United States and Viet Nam Sign Agreement on the Safety of Food, Medical Products

Countries Pledge to Cooperate on Training and Information Sharing to Improve Quality and Safety

The United States and the Socialist Republic of Viet Nam today signed a memorandum of understanding (MOU) to enhance the safety of food, feed, drugs and medical devices traded between the two nations.

The plan is the product of discussions between U.S. Secretary of Health and Human Services Mike Leavitt and senior Vietnamese officials in Hanoi just two months ago and it exemplifies the new import-safety strategy adopted by the U.S. Government in November 2007. Historically, U.S. authorities have primarily relied on intervention at the border to intercept unsafe goods. The new strategy, crafted by a Cabinet-level interagency Working Group on Import Safety chaired by Secretary Leavitt, calls for actively working with trading partners to help ensure they build quality into every step of a product’s life cycle.

“Trade between our two nations has grown exponentially in recent years and our societies are better off as a result -- and our cooperation in health is stronger than ever,” said Department of Health and Human Services (HHS) Deputy Secretary Tevi Troy, in signing the MOU. “With this agreement, we’re increasing our joint efforts to ensure the safety of goods our citizens consume on a daily basis. This is an important step forward for the health of the American and Vietnamese people.”

The MOU calls for cooperation in the following areas:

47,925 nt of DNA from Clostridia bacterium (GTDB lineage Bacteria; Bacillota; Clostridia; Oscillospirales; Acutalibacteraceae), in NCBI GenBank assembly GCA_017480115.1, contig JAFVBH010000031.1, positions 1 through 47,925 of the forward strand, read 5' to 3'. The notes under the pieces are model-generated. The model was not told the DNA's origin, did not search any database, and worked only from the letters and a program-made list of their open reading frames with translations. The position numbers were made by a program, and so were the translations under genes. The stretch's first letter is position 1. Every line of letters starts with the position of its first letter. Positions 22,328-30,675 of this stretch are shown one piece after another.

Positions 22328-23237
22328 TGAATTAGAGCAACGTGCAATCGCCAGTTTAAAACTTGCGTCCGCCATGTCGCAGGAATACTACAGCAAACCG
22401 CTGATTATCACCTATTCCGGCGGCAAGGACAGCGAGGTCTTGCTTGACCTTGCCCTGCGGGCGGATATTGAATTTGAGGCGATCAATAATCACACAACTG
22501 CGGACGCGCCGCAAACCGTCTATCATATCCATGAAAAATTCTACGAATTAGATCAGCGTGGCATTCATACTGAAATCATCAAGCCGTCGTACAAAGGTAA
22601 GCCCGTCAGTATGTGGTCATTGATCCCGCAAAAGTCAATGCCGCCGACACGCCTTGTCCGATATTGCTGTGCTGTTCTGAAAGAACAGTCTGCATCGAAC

• Information-sharing -- the U.S. and Viet Nam governments will exchange information on their respective regulatory systems, such as details on laws and regulations; guidance documents; lists of drugs approved by HHS’ Food and Drug Administration (FDA) for use in aquaculture; training opportunities on key topics, such as safety surveillance of products after marketing; and timely information on potential or emerging issues of product safety (food-borne illnesses, food contamination, etc.).
  • Workshops and training -- the two countries hope to conduct or participate in workshops or other training that concerns food, animal feed, and medical products, including those offered by international organizations. The two sides will also make efforts to find opportunities for joint training for food-borne illnesses and the oversight of food traded internationally.
  • Best practices in clinical trials -- HHS/FDA and its counterpart agencies intend to cooperate on training and inspections of clinical trials for the development of medical products.
  • Seafood safety -- In cooperation with Vietnamese authorities, the United States will undertake a detailed review of safety issues regarding fish and fishery products exported from Viet Nam to the United States.
The MOU takes effect immediately, has an initial life of three years, and is subject to revision and renewal, contingent upon the approval of both nations.

The United States and Viet Nam have a strong and growing trade relationship that has greatly accelerated in recent years. Since signing of the United States-Viet Nam Bilateral Trade Agreement in 2001, commerce between the two nations has increased eight-fold, fueled, in part, by the agriculture and aquaculture sectors. Two-way trade exceeded $12.5 billion in 2007, according to the Foreign-Trade Division of the Census Bureau within the U.S. Department of Commerce.

Import safety continues to be a key priority for HHS. As the signing ceremony took place in Washington, Secretary Leavitt participated in a day-long product safety forum in El Salvador with government officials and business leaders from the Dominican Republic, El Salvador, Guatemala, Honduras, Nicaragua, Costa Rica and Panama. The forum is part of the Secretary’s week-long trip to México, El Salvador, Nicaragua and Panamá to strengthen efforts to improve the safety of products and to advance joint programs to improve health care in the region.

More information on Import Safety at www.importsafety.gov


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